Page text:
A finite element solution for freezing problems using a continuously deforming coordinate system
Abstract
In a significant class of thermal problems, important quantities vary rapidly or are discontinuous in the vicinity of 'transition zones' whose locations or extents change as the solution evolves. Examples of such zones are areas of phase change or unusually high heat flux. Solution of such problems is facilitated by methods in which the numerical resolution evolves in response to the solution itself. In this chapter, a general method for finite element simulation of these problems is presented, incorporating mesh evolution. Unlike other methods which rely on periodic generation of new finite element meshes during the simulation, the present method is based upon the continuous deformation and/or translation of a single initially specified mesh. The effects of arbitrary mesh motion are included directly in the governing equations. The method is applied to onedimensional problems involving heat conduction with and without phase change, and is shown to be attractive with respect to stability, accuracy, and economy. Hermite basis functions appear to offer some benefits in the types of problems considered, and a preliminary comparison is made with simple linear elements.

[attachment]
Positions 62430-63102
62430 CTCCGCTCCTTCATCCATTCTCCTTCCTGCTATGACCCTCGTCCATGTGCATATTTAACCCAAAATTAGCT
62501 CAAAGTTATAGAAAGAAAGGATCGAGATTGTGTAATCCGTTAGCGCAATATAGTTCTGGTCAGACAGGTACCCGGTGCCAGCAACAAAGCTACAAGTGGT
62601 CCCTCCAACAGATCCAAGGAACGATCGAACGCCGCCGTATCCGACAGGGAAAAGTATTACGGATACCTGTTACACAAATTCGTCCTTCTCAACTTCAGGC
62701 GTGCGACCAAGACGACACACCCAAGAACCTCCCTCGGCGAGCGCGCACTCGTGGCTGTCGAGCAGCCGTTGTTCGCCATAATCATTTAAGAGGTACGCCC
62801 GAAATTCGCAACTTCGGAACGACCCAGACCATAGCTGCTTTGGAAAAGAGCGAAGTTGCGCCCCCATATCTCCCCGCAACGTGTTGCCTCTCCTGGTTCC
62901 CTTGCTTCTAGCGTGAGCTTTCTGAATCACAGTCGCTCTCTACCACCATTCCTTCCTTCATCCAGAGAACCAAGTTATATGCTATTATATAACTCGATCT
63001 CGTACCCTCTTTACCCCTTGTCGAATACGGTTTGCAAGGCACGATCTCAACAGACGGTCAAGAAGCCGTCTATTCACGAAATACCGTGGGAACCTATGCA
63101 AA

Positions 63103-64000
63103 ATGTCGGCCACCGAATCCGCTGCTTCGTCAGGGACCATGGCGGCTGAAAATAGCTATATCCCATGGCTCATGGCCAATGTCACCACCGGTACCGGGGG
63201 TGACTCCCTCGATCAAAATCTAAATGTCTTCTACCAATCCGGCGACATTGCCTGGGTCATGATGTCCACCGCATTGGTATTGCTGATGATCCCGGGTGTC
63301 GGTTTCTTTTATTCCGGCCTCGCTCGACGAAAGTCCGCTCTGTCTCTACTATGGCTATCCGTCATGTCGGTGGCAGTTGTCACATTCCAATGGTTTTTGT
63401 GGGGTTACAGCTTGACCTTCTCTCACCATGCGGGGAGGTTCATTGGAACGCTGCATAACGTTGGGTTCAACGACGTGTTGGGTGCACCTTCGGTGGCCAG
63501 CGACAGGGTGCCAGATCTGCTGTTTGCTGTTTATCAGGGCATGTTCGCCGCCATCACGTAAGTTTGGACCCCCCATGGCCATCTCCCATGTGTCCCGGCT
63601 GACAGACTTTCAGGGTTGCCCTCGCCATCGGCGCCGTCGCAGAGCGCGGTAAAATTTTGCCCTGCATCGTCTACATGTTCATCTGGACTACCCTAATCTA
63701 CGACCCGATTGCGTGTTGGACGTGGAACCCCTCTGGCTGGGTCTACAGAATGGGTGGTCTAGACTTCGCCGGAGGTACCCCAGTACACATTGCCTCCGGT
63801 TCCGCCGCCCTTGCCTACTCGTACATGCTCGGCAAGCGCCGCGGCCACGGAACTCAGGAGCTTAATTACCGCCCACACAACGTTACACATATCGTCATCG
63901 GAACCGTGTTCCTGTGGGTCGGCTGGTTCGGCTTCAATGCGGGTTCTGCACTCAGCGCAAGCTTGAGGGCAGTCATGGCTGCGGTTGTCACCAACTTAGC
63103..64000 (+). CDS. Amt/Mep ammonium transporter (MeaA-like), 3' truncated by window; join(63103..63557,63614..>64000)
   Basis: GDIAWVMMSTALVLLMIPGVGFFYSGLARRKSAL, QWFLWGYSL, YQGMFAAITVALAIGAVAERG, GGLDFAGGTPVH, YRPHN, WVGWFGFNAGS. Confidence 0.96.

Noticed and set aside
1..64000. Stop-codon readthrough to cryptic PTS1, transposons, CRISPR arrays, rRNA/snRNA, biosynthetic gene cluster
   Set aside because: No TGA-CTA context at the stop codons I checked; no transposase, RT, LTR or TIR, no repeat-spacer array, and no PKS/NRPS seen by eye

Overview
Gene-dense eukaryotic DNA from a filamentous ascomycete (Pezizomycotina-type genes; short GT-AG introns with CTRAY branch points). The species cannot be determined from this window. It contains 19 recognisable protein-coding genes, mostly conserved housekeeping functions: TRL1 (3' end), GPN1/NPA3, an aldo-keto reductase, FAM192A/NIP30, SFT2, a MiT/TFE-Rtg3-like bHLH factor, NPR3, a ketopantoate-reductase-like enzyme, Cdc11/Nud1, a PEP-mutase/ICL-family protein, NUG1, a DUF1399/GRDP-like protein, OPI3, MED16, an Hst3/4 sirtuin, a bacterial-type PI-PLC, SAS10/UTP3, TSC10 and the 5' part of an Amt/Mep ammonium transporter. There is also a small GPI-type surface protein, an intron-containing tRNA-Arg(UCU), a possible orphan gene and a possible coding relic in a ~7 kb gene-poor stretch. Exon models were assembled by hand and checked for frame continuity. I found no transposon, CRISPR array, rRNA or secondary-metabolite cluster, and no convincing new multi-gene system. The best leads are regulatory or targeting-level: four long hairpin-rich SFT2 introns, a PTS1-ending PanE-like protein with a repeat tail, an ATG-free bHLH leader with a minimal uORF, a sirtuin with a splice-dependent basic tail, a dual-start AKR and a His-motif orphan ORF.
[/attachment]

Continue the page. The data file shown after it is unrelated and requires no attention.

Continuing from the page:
Publication:

Numerical Methods in Heat Transfer
 Pub Date:
 1981
 Bibcode:
 1981nmht.book..215O
 Keywords:

 Computerized Simulation;
 Finite Element Method;
 Freezing;
 Galerkin Method;
 Heat Flux;
 Error Analysis;
 Numerical Stability;
 Phase Transformations;
 Radiative Heat Transfer;
 Solidification;
 StefanBoltzmann Law;
 Temperature Distribution;
 Fluid Mechanics and Heat Transfer